August 1950. A magical month for 8 year-olds at the Jersey Shore.
We got 25₵ each day to spend anyway we wished, on comic books (10₵) or candy or games at the arcade! Our best fun adventure, though, was crawling under the boardwalk to find fallen treasure – coins or small gumball machine prizes – that had slipped out of tiny hands or torn pockets through the cracks into the sand below. It was a joyous time of freedom and discovery for our little barefoot band.
All the charms were wonderfully detailed miniatures from our everyday life – plastic and metal fans that actually spun, chrome toasters, one-inch playing cards, jewelry, record albums, Loony Tune characters, REAL knives, and Cracker Jack wiggle pictures.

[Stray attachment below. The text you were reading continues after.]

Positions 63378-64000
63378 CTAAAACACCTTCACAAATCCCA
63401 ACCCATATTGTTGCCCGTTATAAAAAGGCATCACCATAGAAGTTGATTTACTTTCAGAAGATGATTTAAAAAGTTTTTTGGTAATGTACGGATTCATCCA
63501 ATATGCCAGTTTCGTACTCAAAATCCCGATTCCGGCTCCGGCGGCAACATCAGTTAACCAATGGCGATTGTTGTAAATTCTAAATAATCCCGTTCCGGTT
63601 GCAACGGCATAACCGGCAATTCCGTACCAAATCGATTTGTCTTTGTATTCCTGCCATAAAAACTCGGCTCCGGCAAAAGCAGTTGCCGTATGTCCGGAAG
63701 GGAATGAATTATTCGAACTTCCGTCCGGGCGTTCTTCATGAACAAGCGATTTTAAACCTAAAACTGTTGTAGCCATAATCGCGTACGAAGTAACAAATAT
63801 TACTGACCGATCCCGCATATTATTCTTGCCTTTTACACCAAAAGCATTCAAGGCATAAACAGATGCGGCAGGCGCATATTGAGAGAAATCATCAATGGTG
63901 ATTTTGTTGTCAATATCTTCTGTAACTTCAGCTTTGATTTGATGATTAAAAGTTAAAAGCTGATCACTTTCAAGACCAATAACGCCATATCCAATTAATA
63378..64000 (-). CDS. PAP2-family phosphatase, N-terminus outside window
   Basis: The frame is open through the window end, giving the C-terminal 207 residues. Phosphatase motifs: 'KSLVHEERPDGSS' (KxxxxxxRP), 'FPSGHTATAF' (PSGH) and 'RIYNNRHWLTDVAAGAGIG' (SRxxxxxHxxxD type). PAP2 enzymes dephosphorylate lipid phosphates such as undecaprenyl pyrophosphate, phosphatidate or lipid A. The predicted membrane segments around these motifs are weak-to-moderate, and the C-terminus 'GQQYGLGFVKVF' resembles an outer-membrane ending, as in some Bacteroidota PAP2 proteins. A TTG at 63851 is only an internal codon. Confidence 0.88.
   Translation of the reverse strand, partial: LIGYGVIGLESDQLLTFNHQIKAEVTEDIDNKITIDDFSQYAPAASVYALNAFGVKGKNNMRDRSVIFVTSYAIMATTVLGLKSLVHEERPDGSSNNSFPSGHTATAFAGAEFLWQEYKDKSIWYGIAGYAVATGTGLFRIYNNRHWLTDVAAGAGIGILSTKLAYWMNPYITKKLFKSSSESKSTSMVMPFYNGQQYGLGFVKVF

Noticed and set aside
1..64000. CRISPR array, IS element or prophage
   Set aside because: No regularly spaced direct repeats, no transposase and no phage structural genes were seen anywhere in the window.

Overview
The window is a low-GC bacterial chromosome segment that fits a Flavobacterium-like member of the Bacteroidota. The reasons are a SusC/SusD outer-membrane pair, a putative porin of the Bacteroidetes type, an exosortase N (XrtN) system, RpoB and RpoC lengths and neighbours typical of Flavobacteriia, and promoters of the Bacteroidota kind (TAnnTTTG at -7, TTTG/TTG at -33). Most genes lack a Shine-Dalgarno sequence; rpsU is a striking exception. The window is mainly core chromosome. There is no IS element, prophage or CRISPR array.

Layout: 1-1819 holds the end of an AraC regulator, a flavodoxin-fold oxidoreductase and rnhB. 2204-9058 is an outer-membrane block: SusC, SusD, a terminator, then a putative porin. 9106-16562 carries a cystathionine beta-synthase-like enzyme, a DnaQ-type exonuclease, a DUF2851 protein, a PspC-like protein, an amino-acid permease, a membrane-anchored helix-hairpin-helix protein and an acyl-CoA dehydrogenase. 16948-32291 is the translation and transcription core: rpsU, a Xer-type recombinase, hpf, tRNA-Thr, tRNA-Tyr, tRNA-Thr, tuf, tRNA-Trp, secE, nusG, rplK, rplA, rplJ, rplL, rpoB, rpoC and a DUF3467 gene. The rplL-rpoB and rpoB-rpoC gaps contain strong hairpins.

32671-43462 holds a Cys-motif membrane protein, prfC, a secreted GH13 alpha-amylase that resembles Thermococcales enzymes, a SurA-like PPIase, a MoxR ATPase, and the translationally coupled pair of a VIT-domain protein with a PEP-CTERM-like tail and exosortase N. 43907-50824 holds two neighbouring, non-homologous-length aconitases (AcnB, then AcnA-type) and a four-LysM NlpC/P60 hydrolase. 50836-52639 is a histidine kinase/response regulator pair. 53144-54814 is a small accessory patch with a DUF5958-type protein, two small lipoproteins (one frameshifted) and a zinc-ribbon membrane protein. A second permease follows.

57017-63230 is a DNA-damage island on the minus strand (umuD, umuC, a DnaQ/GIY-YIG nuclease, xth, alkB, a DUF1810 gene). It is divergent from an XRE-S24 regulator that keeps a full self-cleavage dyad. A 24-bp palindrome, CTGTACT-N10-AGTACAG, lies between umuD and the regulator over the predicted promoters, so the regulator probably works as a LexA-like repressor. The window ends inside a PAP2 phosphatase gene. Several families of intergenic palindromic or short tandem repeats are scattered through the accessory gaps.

In the evenings we traded with friends to complete our own collections, lovingly organizing charms by color, shape, item and uniqueness. At bedtime we returned our treasures to their cigar boxes and secreted them under our pillows.
I remember being endlessly fascinated with the visual trickery of Cracker Jack wiggle pictures.
Wiggle pictures (or flip pictures) are technically known as lenticulars.